KITZINGEN, city in Bavaria, Germany. In 1147 the local Jewish community was subordinate to that of *Wuerzburg, but soon after, it attained independent status. Eleven Jews were tortured and killed following a *blood libel in 1243; 15 died during the *Rindfleisch massacres (1298); in 1336 many lost their lives in the *Armleder uprising; the *Black Death persecutions (1349) finally annihilated the community. In 1490, 1529, and 1538, returning Jews were granted letters of protection and a synagogue was built in the 16th century (demolished in a World War II air raid). Expulsion was narrowly averted in 1516 and 1608. In 1641 there were 63 Jews living in Kitzingen, but they were subject to severe restrictions and exactions. A number of renowned scholars and rabbis bore the city's name. Persecutions in 1778 were followed by total expulsion in 1798. After the emancipation (1861) Jewish wine and cattle merchants resettled in the city; the community numbered 57 in 1867, 337 (4.8% of the total population) in 1880, and 478 in 1910. Rabbi E. Adler (1868–1911) was also district rabbi (from 1871). He was followed in office by R. Joseph Wohlgemuth (1914–35). Fourteen social, religious, and cultural organizations were active in the strictly Orthodox community.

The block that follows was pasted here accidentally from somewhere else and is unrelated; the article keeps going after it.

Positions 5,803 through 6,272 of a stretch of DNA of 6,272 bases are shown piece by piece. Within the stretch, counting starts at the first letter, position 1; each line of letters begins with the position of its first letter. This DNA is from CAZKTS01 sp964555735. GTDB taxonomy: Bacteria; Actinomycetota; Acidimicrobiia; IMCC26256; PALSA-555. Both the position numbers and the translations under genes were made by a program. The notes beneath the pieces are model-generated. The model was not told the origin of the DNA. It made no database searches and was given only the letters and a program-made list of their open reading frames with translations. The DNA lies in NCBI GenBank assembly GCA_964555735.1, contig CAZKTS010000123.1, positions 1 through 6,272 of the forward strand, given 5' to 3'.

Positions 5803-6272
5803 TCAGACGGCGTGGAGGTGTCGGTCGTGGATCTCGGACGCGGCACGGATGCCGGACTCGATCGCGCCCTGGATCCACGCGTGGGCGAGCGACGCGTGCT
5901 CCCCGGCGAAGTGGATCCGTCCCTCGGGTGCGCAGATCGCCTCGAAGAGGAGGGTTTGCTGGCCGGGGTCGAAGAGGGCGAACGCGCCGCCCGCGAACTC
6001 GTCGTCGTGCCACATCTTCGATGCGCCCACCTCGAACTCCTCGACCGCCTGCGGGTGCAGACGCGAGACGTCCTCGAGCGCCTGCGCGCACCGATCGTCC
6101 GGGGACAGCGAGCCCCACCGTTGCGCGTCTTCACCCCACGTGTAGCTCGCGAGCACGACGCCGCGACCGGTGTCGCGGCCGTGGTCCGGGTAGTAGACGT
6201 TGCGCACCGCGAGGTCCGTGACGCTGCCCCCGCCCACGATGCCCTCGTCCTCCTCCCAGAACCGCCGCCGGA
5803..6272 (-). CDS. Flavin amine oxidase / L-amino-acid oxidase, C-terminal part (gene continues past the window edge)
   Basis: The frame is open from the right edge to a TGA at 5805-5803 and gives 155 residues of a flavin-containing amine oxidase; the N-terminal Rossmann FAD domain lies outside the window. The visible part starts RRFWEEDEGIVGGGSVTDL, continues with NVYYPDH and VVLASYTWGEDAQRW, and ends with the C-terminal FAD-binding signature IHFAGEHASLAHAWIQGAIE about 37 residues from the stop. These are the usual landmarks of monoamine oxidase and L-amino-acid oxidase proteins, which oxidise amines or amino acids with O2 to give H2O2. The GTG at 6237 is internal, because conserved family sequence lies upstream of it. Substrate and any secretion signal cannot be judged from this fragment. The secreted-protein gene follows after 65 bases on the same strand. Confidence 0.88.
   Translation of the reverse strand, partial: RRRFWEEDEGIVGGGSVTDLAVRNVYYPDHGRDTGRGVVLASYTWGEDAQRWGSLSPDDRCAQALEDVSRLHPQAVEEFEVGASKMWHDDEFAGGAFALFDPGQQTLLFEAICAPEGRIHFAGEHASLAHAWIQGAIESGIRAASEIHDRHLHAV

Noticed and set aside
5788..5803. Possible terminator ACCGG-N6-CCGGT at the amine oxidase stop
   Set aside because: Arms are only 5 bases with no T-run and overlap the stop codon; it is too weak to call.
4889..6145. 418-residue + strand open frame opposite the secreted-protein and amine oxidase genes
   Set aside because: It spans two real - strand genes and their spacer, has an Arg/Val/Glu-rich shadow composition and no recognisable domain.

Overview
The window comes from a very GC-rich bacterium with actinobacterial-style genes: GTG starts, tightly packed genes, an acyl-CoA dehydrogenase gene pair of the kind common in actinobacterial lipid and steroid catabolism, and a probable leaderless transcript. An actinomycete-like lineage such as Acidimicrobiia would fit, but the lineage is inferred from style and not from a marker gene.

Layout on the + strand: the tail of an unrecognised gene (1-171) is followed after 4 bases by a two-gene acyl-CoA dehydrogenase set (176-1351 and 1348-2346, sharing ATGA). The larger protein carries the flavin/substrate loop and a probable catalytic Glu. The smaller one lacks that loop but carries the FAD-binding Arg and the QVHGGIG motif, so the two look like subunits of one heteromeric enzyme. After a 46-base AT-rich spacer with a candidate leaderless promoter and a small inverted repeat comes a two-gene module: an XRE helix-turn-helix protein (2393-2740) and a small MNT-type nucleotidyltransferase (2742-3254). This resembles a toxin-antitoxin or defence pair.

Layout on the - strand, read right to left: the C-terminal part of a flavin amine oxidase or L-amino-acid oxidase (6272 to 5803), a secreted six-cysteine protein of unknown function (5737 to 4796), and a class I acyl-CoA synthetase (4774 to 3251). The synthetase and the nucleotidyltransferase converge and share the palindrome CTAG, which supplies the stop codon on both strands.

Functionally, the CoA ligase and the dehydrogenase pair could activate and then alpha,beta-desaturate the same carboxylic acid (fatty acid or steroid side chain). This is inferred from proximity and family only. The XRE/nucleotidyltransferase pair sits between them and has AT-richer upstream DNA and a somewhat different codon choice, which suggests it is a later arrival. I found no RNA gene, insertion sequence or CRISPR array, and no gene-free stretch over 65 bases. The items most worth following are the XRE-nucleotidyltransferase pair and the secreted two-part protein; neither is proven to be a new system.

On Kristallnacht (Nov. 10, 1938), the second synagogue (consecrated in 1883) was desecrated and the scrolls burned; many homes were ransacked. Of the 360 Jews in the city in 1933, 192 emigrated, including 84 to the U.S. and 52 to Palestine, and 111 left for other German cities. Of those in the city in 1942, 76 were deported to *Izbica Lubelska and 19 to *Theresienstadt.
N. Bamberger, Geschichte der Juden von Kitzingen… (1908); Germ Jud, 1 (1963), 505; 2 (1968), 402–3; FJW, 293–4.
Sources: Encyclopaedia Judaica. © 2008 The Gale Group. All Rights Reserved.